The arrival of Ferdinand Magellan at exactly 491 years ago from today found the archipelago as a Muslim country for already 144 years at least.  When Miguel Lopez de Legaspi came after the death of Magellan, more muslim communities were established at the South of Luzon: Batangas, Pampanga, Mindanao, Panay, Catanduanes, Cabu, Samar, Manila, Palawan, Mindoro, and Sulu.  The first Muslim to defend the Islam faith was Gat Lapulapu.  (He was the only well known Muslim Filipino accounted for.  And I don’t even remember learning about him as a Muslim but more of a Filipino hero.)

On June 3, 1571, the Spaniards mobilized a war against Muslims led by Raja Soliman.  Raja Soliman mightily defended Manila and Islam at Bangkusay at Tondo.  After the capture of the Raja, young and old Muslims who only had bolos and sibat then were slain while defending Islam against tyrants equipped with more superior canons and guns.  Muslim survivors retreated to now called Morong, Rizal.  Muslims who fled to the riverbanks were called Tagalog (Cavite, Laguna, etc); while fighting continued in a nearby town now known as Binangonan, Rizal.  This time, the Spaniards established headquarters in Manila and continued conquering the Visayas.  Some Muslims chose to die fighting off the Spaniards while others were forced to embrace Christianity by the threat of the sword.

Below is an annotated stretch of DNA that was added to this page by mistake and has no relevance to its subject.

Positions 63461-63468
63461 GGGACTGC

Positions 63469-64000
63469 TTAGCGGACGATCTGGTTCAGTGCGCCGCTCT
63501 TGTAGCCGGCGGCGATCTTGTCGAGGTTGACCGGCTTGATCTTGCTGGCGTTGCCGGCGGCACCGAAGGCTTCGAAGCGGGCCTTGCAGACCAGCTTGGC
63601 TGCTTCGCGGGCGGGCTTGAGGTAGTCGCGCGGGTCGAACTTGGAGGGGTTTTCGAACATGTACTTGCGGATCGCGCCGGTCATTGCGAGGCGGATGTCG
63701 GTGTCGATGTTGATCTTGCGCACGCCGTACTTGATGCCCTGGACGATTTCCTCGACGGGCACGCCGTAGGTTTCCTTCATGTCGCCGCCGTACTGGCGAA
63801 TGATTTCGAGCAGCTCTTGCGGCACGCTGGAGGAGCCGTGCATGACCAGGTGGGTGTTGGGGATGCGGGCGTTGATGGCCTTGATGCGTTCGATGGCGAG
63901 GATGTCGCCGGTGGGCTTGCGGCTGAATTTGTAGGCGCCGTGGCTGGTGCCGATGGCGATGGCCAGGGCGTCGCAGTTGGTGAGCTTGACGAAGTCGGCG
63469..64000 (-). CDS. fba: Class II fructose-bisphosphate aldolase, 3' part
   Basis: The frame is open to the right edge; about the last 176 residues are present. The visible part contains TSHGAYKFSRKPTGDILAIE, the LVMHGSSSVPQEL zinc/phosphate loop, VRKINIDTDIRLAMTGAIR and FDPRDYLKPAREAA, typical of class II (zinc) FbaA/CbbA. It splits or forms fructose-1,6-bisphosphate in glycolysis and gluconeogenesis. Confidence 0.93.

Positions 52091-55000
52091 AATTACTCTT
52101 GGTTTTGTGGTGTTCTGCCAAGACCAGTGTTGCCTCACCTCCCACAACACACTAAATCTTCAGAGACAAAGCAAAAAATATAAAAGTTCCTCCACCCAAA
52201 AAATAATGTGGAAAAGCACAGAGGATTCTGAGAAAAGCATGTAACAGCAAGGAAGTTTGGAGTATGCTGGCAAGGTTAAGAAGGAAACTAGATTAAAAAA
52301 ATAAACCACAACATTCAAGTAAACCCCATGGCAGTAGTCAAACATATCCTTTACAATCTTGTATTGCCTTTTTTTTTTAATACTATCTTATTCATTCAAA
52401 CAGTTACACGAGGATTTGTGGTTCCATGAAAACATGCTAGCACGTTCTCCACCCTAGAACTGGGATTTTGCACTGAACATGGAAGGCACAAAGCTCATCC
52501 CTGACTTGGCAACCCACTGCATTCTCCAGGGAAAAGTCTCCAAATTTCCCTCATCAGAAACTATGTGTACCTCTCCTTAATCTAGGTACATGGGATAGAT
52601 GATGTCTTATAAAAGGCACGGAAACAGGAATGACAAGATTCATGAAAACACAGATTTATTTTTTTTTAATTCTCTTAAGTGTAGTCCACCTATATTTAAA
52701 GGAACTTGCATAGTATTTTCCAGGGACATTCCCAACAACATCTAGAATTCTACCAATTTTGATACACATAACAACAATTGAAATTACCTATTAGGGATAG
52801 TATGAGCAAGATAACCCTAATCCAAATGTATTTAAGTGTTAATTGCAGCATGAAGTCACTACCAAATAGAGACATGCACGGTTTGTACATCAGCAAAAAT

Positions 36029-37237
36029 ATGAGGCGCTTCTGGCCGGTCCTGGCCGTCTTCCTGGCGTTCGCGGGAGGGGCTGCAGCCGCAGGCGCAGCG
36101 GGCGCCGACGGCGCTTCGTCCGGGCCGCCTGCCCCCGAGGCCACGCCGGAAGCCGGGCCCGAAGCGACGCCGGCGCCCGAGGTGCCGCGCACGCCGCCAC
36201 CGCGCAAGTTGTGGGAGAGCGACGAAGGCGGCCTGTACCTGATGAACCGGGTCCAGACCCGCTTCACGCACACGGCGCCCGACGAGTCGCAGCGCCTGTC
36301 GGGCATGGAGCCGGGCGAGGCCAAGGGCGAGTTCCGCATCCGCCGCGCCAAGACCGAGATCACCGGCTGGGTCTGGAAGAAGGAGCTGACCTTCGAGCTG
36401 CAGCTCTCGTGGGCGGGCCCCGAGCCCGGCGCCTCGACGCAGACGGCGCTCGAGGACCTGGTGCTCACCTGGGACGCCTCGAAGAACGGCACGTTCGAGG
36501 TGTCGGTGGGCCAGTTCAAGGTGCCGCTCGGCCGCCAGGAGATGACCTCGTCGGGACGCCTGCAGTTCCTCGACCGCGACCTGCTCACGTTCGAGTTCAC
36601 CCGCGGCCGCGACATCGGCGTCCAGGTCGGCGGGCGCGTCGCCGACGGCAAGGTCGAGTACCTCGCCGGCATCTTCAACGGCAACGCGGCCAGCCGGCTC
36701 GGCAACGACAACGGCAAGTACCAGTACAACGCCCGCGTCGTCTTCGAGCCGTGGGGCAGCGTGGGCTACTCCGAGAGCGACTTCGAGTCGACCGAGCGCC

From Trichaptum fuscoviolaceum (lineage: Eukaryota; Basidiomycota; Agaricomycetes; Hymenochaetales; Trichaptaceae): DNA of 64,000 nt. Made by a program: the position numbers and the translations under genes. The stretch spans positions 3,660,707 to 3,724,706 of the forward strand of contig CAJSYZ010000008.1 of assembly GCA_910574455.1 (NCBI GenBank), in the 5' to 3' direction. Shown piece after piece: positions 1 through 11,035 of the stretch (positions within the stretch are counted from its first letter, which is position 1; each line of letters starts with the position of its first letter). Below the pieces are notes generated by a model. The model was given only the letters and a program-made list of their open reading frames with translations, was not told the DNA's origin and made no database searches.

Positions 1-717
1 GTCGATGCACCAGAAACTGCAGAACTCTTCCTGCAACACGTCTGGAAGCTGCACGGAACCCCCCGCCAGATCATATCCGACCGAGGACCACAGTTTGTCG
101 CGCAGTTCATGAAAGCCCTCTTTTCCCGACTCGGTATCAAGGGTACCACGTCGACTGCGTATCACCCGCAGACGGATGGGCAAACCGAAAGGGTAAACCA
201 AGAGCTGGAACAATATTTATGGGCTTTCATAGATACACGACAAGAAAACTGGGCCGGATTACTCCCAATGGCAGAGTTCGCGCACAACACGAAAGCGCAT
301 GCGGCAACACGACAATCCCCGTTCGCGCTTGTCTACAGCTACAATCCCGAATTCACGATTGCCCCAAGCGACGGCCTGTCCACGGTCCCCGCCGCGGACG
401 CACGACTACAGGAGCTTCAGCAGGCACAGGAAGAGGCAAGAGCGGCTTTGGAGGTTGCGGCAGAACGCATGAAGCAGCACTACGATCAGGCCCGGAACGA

The Spaniards thought they could win the whole archipelago inestablishing Christianism. But Muslims down South mightily defended the Islam faith and their freedom.  Hence up to this day we find Manaraos, Maguindanaos, Yahans, Sanal, and Sangril enjoying the Islamic Faith.

My notes on several sheets from our physician’s prescription pad missed accounting for the exact authors and title of the literature where from I gathered all these information.  I just had in mind that I wanted to share these to my daughters who like me are deprived of learning the real score on Philippine Islamic History.